My time in the military taught me many valuable lessons, including how to distribute and concentrate resources.
When we prepared for long marches, we packed our gear carefully with each member of the platoon in specialized roles: one carried the 20-litre water jug and another the cooking gear, while another prepared our routes and carried a map and compass. The lone medic prepared a medical bag in case of an emergency. Each member had a specialized role like those of physicians, nurses and other health care workers.
In a similar way, our Manitoba government and the Winnipeg Regional Health Authority are refocusing health care resources so Winnipeg patients get the right care at the right time, and in the right place. We are consolidating services at specific hospitals and health centres to capitalize on their strengths, and to have them deliver better and more timely care with a concentration of valuable, specialized resources.
What does this mean for the residents of the Kildonan constituency? Beginning this fall, the emergency department currently at Seven Oaks Hospital will become an urgent-care centre for cases that are serious but not life-threatening.
This change is coming as all emergency and acute-care services in Winnipeg will be consolidated at Health Sciences Centre, St. Boniface Hospital and Grace Hospital within the next two years.
In addition to its urgent-care centre, Seven Oaks Hospital will offer specialty care in out-patient renal services and elective endoscopy procedures, as well as rehabilitation and transitional care for elderly patients.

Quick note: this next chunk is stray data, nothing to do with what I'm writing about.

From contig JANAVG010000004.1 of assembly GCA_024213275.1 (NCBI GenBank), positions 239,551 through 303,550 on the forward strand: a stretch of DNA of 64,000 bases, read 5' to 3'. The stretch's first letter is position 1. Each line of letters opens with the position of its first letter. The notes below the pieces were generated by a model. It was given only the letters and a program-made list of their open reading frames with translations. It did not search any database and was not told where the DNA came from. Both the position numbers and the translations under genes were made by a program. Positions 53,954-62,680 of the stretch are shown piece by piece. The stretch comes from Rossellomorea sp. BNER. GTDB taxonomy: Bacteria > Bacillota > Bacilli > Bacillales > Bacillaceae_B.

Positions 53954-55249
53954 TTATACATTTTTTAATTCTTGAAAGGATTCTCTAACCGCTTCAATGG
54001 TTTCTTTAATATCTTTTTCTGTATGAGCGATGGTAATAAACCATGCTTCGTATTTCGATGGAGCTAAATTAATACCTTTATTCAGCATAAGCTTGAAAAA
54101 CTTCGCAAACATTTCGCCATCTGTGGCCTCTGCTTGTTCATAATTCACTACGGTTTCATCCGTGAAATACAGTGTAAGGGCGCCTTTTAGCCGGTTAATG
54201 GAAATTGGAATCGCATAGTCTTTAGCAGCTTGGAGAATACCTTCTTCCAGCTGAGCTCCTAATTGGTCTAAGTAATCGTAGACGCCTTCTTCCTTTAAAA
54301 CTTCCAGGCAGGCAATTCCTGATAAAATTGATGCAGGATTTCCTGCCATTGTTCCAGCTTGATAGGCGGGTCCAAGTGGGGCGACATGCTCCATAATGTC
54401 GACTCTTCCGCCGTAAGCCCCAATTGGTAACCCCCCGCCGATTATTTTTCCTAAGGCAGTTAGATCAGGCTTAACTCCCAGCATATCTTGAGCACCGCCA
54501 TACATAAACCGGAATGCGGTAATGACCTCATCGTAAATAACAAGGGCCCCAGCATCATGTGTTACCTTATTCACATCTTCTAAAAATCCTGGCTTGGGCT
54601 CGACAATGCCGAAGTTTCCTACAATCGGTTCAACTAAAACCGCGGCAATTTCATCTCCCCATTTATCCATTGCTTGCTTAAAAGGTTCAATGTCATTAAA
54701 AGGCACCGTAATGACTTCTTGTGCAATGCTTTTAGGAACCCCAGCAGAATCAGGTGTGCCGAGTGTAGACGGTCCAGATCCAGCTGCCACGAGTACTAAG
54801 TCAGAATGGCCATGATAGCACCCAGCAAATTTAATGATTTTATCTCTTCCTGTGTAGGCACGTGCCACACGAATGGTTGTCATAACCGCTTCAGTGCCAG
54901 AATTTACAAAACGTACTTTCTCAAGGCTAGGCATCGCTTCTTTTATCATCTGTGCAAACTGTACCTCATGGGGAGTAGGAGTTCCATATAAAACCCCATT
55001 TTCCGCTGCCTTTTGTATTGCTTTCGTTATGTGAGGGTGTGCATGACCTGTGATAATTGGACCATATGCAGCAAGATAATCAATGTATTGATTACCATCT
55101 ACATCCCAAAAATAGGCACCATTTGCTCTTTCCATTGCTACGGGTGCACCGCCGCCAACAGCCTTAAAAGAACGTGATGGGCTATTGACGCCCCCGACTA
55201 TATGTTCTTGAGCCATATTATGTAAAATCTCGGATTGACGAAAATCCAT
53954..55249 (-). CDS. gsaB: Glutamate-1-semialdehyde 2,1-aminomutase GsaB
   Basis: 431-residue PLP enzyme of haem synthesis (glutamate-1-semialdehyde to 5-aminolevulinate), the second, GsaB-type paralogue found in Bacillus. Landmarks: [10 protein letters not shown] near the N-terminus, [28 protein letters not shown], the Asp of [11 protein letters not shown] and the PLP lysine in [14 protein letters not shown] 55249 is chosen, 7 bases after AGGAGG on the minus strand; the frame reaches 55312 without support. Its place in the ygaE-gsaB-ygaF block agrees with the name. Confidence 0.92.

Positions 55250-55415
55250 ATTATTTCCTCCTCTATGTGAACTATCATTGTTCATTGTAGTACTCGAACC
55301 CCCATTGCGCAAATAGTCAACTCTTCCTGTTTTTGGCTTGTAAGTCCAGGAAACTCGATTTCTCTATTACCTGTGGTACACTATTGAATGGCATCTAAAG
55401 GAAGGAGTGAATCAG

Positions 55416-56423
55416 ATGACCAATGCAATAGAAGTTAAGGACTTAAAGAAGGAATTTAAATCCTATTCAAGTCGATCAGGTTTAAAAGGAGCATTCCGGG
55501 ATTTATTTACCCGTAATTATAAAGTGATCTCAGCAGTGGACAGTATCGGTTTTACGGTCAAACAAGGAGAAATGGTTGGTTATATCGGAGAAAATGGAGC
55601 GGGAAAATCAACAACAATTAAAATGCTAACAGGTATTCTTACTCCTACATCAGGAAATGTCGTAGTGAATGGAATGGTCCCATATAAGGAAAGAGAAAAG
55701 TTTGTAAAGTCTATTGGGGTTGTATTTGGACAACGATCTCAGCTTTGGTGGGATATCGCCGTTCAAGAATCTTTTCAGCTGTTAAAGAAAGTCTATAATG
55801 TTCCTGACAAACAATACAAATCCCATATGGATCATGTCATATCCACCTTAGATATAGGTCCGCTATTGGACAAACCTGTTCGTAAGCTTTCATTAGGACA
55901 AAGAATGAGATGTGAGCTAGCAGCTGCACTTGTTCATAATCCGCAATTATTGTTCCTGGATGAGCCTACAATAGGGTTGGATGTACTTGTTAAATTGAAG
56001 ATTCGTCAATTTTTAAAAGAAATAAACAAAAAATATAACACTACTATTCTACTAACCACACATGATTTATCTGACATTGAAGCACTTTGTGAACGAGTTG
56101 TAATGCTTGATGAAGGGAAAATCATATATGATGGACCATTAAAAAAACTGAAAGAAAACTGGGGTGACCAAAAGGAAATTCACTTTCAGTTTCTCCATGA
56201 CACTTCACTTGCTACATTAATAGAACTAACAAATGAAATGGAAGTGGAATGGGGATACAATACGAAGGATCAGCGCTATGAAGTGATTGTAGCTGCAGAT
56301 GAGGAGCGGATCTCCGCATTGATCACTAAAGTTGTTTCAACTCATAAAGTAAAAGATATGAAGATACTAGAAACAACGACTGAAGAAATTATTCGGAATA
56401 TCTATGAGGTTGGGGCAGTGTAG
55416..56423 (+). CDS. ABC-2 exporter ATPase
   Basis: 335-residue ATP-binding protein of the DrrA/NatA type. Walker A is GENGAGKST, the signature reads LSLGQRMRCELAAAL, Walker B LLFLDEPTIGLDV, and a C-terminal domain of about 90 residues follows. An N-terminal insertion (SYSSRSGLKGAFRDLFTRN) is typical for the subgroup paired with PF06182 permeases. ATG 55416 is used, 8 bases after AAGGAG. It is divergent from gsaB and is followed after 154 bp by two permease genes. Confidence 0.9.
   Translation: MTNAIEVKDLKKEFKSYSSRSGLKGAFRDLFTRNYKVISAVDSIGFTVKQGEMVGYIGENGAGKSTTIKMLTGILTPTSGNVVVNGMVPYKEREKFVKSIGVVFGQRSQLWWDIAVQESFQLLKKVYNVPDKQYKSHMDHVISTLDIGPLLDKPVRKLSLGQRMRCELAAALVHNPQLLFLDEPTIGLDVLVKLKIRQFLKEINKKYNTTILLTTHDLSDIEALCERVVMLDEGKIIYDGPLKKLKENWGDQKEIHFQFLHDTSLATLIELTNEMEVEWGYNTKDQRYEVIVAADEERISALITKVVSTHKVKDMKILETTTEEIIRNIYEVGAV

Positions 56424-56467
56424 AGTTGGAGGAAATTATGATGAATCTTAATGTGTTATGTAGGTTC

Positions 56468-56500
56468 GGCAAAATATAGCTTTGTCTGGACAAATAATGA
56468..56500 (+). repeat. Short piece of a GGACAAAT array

These changes are about healing our health care system in Winnipeg. The current system has patients waiting too long for care, staying too long at hospitals and regularly visiting multiple locations for the care they need. Working with the WRHA, our government is vastly improving the quality of care and strengthening the system that provides it.
These improvements follow the recommendations of Dr. David Peachey, an independent consultant retained by the former government, in a report that came about through consultations with community representatives, health care leaders, clinical specialists and staff, unions and Indigenous organizations. It’s important that these decisions are made through an evidence-based approach.
These are the first steps toward a necessary transformation in health care in Winnipeg. Improved patient care and a sustainable health care system are what the residents of Kildonan and all Manitobans deserve.
More information is available at www.healingourhealthsystem.ca.
Engaged constituents are an important part of a healthy community and a valuable component in helping me create a better Kildonan.
Please continue to reach out to my office at 210-1375 McPhillips St., call me at 204-339-7852 or e-mail me at email@example.com